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Fishing the Current River of Missouri’s Ozarks
The Current River is without a doubt the most diverse stream in Missouri. It begins as a spring creek style trout river and gradually transforms into one of the best smallmouth bass streams in the nation. In addition to these species, there are also populations of rock bass, walleye and, of course, bluegill.
The first twenty miles of the river constitute classic trout water. The river begins where Montauk Spring rises in the course of Pigeon Creek. For three miles below this point, the stream is stocked with rainbow trout once a day from March 1 to October 31. The upstream portion of this stretch, which flows through Montauk State Park, is managed for fish only. Artificial lures such as marabou jigs and single hook rooster tail spinners fished on spinning rods are perfectly legal with traditional fly gear. The rest of the river in the park allows all bait and lures. Montauk Spring Branch also flows through the park. Flies only are catch and release in the first quarter mile .Below that, all bait is allowed and fish can be kept until the current reaches the river. This area is also stocked daily.
The river is managed for rainbow and brown trout for nine miles below Montauk State Park. Trout populations vary from year to year, but you can count on between 250 and 700 trout per mile, which is a respectable number. Most are brown, but there are also some rainbows, including many wild trout. This is a great area for floating, but there are wading accesses to Montauk State Park, Tan Vat, Baptist Camp, Parker Hollow, and the lower end of Cedar Grove. This is year-round fishing with the best fishing in the seven miles between Montauk State Park and Parker Hollow Access. There are certainly trout between Parker Hollow and Cedar Grove, but the wading can be difficult and the fish numbers are not very high. Only artificial lures and fish are allowed and there is a restrictive length limit in place.
The eight-mile stretch between Cedar Grove and Akers Ferry is managed as a put and take trout fishery. There are large stocks of rainbow trout between March and September. The best trout fishing in the four miles between Cedar Grove and Welch Spring will be in the spring and fall, because that’s the only time trout are stocked. Below Welch Spring to Acres Ferry, the water is noticeably colder and trout are stocked throughout the summer. The best fishing is usually near the mouth of Welch Spring, where trout are stocked in large numbers. Below Akers Ferry, there are pockets of trout about seven miles further downstream to Pultite Spring, but the numbers you get below Akers Ferry are significantly reduced.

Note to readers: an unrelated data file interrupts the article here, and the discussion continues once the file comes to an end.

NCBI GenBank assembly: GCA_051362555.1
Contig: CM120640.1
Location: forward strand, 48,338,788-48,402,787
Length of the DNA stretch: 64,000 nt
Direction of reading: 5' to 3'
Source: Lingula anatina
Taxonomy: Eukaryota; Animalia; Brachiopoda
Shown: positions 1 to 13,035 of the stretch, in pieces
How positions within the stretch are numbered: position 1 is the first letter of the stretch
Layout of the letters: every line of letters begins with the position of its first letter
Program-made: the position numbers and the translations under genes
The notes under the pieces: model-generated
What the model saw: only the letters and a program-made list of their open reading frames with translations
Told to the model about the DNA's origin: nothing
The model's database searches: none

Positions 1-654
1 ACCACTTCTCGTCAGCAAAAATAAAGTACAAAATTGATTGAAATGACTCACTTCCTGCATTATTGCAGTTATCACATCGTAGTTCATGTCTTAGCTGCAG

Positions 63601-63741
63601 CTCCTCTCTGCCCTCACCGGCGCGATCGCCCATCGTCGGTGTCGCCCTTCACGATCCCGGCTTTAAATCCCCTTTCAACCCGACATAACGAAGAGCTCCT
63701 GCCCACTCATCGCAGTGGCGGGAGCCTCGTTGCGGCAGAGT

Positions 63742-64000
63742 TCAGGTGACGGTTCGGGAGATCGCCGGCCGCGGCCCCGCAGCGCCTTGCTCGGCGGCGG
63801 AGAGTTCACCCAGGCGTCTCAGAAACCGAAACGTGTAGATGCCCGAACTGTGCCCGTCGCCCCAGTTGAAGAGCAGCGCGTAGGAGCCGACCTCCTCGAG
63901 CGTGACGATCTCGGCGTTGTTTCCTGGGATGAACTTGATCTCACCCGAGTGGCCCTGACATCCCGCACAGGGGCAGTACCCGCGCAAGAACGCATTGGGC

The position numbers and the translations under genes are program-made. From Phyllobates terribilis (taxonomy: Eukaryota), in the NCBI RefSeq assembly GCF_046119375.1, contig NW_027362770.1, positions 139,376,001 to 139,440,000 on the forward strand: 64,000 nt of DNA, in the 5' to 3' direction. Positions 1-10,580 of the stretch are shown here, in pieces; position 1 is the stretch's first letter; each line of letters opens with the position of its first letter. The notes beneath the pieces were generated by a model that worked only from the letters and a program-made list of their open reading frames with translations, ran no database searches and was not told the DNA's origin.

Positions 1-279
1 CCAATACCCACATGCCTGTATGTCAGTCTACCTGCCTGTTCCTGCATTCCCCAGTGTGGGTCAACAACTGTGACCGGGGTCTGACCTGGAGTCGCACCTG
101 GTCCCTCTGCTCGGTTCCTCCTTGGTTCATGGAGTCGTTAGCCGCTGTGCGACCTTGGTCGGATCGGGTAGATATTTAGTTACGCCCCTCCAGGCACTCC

Between Acres Ferry and Round Spring, fishing is spot-on for both smallmouth bass and trout. There are decent rainbow trout numbers in the upper half and decent smallmouth bass numbers in the lower half, but fishing will be marginal. Smallmouth bass fishing is in full swing at the mouth of Round Spring. Between this point and Doniphan, there is some of the best smallmouth water in the state of Missouri. Fish in the one to three pound range are abundant and larger fish are not at all uncommon. Rock bass and bluegill can also be found in large numbers. Around Van Buren, enter the walleye scene. It is one of the best stream walleye fisheries in the country and large Ozark strain walleyes abound. The next world record current could be from the river. Jigging, trolling and live bait fishing are all popular for catching these big walleye.
Every angler in Missouri should try fishing on a beautiful flowing river. Its crystal clear waters are home to some of the best fishing to be found in the United States. Whether you like smallmouth bass, trout, walleye, or a big stringer of bluegill or sucker, this is a great spot.
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#Fishing #Current #River #Missouris #Ozarks